2000s Archive

An Island in Bloom

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We climbed back aboard Willo, pulled up anchor, and set sail again. Willy manned the helm while Captain Bill went below to get us libations. He gave Willy a beer and me a 7-Up but said it was too early for him, so instead he mixed himself up something he called “the captain’s cocktail.” The whole episode reminded me of growing up in the 1970s in Connecticut, where men in blue blazers worked hard and drank harder. Every once in a while, a character in jeans would happen onto the scene, someone who came out of the blue and didn’t have the same pressures of profession and family that the rest of the grown-ups did. They seemed to just kind of get by with a little house painting or carpentry. My father called these characters “dropouts from the leisure class,” and, indeed, we would learn later that they’d grown up in privilege in places like Princeton and Montclair but had ditched it all for a bohemian existence. And here was Captain Bill, divorced at least once and estranged from his adult children, living in Vieques with all his possessions below deck. This is exactly the allure of the island: It’s remote, it’s sleepy, a place to escape to, live a simpler life, work if you feel like it, start a business, or just become a dissipated drunk.

We went back to Café Media Luna for dinner on our last night. When we walked into the dark bar downstairs, the Puerto Rican proprietor greeted us like regulars. And there was his wife, the chef, a willowy Indian woman who left a career at J. P. Morgan to tend an open kitchen in Vieques, having a drink with Baby Llenza. It was the perfect small-town scene. Willy said, “Let’s move here.”

The Details

Staying There

Accommodations on Vieques are as varied as the fish that feed on the reefs just offshore—from super fancy to cheap and cheerful. If you want all the modern conveniences, stay at the Wyndham Martineau Bay Resort & Spa (787-741-4100; wyndham.com; from $335), which is perched on the Atlantic coast with Spanish stucco architecture, three secluded beaches, two tennis courts, a full-service spa, and the requisite swim-up bar. Sitting high in the interior of Vieques, Hix Island House (787-741-2302; hixislandhouse.com; from $210) is a completely different kind of compound. There is no maid or room service, but …there is a gorgeous pool, and the concrete lofts have full kitchens and staggering views. ¡Bravo! hotel (787-741-1128; bravobeachhotel.com; from $160) is the island’s answer to the W chain—sleek, modern, and spare—though it’s only got nine rooms and one villa. At the Inn on the Blue Horizon (787-741-3318; innonthebluehorizon.com; from $160), shades of sugar plantation grandeur live on in private casitas and regal landscaping. Just up the hill, Hacienda Tamarindo (787-741-8525; enchanted-isle.com/tamarindo; from $165) really does have the air of an old, lived-in farmstead—tiny balconies, individually designed rooms, a green parrot that whistles at the ladies, and breakfast served under the tamarind tree—that has thrown its doors open to wayfaring guests. Nestled in a grove of rubber trees, La Finca Caribe (787-741-0495; lafinca.com; $5,000 a week to rent for up to 27 people) is an extremely casual shared-bathroom commune that feels like a friend’s funny old beach house. There’s a big open common room with sandals in the corners and random paperbacks on the shelves, hammocks on slanted porches, ladders leading to bedrooms, and a very cool Venezuelan guy running the place. The Trade Winds Guesthouse & Restaurant (787-741-8666; enchanted-isle.com/tradewinds; from $75) is one of the oldest guesthouses on the island. The rooms are modest and comfortable, and the restaurant at breakfast time is a great place to debate local politics while drinking orange juice from a Ball jar. Hector’s by the Sea (787-741-1178; hmbtc@hotmail.com; from $130), owned by a native Puerto Rican who worked for years in New York City, is a gorgeous work in progress, with three small peach-colored stucco suites and a roof deck for outdoor massage—on rolling property that ends in the Caribbean. Rainbow Realty (787-741-4312; enchanted-isle.com/rainbow) is a good source for villa rentals, like a waterfront three-bedroom with a deck and a pool for $2,200 a week.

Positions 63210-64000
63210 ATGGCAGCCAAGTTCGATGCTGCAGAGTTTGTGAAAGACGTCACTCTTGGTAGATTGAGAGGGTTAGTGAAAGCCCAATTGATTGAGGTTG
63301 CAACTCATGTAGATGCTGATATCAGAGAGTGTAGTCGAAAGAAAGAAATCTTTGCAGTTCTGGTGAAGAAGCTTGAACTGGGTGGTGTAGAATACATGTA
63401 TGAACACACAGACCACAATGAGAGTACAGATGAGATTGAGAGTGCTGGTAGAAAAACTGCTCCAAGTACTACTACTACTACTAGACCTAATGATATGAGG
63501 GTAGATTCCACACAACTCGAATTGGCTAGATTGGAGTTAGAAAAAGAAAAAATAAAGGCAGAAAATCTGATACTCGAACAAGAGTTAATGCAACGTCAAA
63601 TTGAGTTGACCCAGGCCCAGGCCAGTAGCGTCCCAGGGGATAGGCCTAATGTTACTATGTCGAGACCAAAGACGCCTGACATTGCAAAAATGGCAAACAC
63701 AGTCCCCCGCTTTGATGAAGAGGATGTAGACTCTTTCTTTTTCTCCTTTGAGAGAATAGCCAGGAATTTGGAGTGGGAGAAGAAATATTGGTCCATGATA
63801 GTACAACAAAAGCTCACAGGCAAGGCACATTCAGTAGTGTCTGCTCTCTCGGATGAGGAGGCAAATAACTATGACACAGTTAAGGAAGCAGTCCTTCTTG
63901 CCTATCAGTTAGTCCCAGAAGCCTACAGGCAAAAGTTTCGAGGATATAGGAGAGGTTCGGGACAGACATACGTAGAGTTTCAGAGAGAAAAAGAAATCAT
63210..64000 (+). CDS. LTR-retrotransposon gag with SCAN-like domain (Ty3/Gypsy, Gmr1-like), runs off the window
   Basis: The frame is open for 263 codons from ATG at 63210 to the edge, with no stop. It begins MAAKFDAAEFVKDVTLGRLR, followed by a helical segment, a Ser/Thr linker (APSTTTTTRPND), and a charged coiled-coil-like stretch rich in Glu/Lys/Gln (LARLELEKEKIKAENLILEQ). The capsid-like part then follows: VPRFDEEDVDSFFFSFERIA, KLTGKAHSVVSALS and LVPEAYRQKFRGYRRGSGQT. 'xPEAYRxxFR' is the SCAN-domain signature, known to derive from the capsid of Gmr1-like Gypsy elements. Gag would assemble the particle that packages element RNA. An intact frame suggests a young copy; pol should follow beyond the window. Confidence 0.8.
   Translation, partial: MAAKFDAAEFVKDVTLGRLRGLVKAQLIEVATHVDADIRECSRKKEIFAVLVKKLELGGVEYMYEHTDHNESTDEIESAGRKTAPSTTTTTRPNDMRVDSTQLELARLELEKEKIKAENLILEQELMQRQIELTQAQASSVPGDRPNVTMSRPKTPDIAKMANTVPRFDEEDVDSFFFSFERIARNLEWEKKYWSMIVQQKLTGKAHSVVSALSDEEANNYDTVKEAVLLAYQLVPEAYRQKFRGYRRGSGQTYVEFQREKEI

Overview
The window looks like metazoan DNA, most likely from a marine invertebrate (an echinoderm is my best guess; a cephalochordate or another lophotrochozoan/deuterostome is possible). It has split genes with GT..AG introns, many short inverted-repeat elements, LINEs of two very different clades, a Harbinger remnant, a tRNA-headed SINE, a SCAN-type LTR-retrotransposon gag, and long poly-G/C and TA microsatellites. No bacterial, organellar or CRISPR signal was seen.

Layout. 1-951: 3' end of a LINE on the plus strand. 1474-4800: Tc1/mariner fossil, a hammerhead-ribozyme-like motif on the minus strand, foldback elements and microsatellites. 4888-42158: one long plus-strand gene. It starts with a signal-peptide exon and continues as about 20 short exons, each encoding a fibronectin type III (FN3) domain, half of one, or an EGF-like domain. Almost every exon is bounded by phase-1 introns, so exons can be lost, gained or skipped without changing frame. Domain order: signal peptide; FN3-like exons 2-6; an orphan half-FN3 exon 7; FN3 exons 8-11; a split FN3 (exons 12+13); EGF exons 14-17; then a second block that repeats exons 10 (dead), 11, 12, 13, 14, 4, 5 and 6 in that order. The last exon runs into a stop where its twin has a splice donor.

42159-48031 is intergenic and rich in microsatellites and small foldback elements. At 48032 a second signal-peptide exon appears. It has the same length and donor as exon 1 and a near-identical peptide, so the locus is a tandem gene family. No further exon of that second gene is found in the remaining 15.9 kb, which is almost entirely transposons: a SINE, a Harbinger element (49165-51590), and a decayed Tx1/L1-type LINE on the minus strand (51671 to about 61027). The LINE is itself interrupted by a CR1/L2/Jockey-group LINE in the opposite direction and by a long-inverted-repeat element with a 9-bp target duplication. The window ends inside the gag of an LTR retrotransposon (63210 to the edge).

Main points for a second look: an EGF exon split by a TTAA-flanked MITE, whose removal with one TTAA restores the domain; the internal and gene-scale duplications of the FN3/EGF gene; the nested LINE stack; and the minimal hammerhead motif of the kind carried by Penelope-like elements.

Eating There

No one goes to the Caribbean for the food, but there are some renegades on Vieques that just might raise expectations. Café Media Luna (351 Antonio G. Mallado, Isabel Segunda; 787-741-2594) highlights an inventive mix of flavors and textures in dishes like red curry duck wonton napoleons. Out of a new kitchen at the recently relocated Tropical Baby (340 Antonio G. Mallado, Isabel Segunda; 787-608-4261) come thick multigrain pancakes with caramelized bananas for breakfast and fresh salads and wraps for lunch. Chef Michael’s FoodSpace (1 North Shore Road, Bravos de Boston; 787-741-0490) is an airy café and shop with meats, cheeses, produce, prepared foods, and an outstanding inventory of wine. For dinner, M Bar (Route 200 across from the Martineau Bay resort; 787-741-4000) serves crowd-pleasers like garlic shrimp and steak with chimichurri sauce on an open terrace. Go to Chez Shack (Route 995, km. 1.8; 787-741-2175) for the congenial scene of beat-up 4x4s lined up along the road and back-slapping North Americans who’ve been on the island for more than 30 years.

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